> After I analyze some of the tables, some of the query access those analyzed table cannot access the table through indexes which I expect it could. FYI, the table is very large and contains several million of records.

The way you wrote this _suggests_ that the optimizer did not choose the optimal path.
Please indicate whether the new solution was better, worse or similar! Was the elapsed time better or worse? How much? Was the cpu time better or worse?

Cheers,
Hein.

Michael Schulte zur Sur
Honored Contributor

Re: Access Path Changed after analzing table !

Hi Hein,

going through a table with a few million rows without index compared to with index before, you can be sure, that the result was dramatically worse ;-).

greetings,

Michael
Chris Fung
Frequent Advisor

Re: Access Path Changed after analzing table !

Dear All,

Thanks for the responds. I think I really need to test out in the development environment.

Cheers,

Best,
Yogeeraj_1
Honored Contributor

Re: Access Path Changed after analzing table !

hi,

to add to the above replies..

You should use a method that would analyze the table, the indexes and in most cases --> the indexed columns (although for unique or data with fairly uniform distributions, you could be more specific and just analyze the indexes that are on skewed data).

The way to do it is by using DBMS_STATS package.
So,

ALTER TABLE MONITORING

I.e. we tell Oracle to keep track for us and only analyze tables in which about 10% of the data has changed.

then you can gather statistics JUST on tables that need it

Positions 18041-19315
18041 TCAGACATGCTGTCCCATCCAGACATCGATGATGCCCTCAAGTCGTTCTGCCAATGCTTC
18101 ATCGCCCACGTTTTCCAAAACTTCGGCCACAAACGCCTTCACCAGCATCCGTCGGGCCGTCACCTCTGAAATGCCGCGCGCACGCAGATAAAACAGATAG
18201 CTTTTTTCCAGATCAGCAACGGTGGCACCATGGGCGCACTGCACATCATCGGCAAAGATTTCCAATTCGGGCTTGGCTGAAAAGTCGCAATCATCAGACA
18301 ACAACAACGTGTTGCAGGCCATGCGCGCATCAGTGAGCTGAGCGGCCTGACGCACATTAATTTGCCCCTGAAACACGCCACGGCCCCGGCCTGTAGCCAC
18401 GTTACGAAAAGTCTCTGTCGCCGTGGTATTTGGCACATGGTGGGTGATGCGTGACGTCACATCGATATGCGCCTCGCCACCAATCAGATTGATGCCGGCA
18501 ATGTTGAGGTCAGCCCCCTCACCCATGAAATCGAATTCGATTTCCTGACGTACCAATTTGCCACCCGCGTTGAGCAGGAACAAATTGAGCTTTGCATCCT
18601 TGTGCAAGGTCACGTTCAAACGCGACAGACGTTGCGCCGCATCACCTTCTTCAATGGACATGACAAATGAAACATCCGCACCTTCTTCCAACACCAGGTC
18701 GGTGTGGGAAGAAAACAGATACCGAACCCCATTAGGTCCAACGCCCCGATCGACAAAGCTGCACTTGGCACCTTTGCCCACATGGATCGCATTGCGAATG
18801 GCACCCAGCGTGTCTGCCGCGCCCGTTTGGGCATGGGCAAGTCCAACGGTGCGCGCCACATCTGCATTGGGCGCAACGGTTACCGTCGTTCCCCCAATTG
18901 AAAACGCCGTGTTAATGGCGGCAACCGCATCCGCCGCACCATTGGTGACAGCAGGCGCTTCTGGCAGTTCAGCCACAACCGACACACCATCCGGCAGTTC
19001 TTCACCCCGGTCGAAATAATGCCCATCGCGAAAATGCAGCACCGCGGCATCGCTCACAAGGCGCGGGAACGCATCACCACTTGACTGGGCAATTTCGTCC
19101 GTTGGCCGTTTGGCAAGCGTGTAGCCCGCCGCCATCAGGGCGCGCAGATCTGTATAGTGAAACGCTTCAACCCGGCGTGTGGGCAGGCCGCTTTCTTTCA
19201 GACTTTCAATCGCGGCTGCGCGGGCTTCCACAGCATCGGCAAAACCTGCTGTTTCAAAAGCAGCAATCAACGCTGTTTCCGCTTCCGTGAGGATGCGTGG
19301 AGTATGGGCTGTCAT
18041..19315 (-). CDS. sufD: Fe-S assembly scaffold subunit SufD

exec dbms_stats.gather_schema_stats( ownname => user, options => 'GATHER STALE' );

This way the analyzes will go much faster.

Hence, if you have several schemas, you will

for x in ( select username
from dba_users
where username not in ( 'SYS', 'SYSTEM' ) )
loop
dbms_stats.gather_SCHEMA_stats( ... for that username )
end loop;


hope this helps too!

regards
Yogeeraj
No person was ever honoured for what he received. Honour has been the reward for what he gave (clavin coolidge)
Yogeeraj_1
Honored Contributor

Re: Access Path Changed after analzing table !

hi again,

If you want to see the tables which have stale statistics, you can use the following PLSQL block: (e.g. to be run on SQLPLUS)

set serveroutput on size 1000000

declare
l_objList dbms_stats.objectTab;
begin
dbms_stats.gather_schema_stats
( ownname => USER,
options => 'LIST STALE',
objlist => l_objList );

for i in 1 .. l_objList.count
loop
dbms_output.put_line( l_objList(i).objType );
dbms_output.put_line( l_objList(i).objName );
end loop;
end;
/

hth
yogeeraj
No person was ever honoured for what he received. Honour has been the reward for what he gave (clavin coolidge)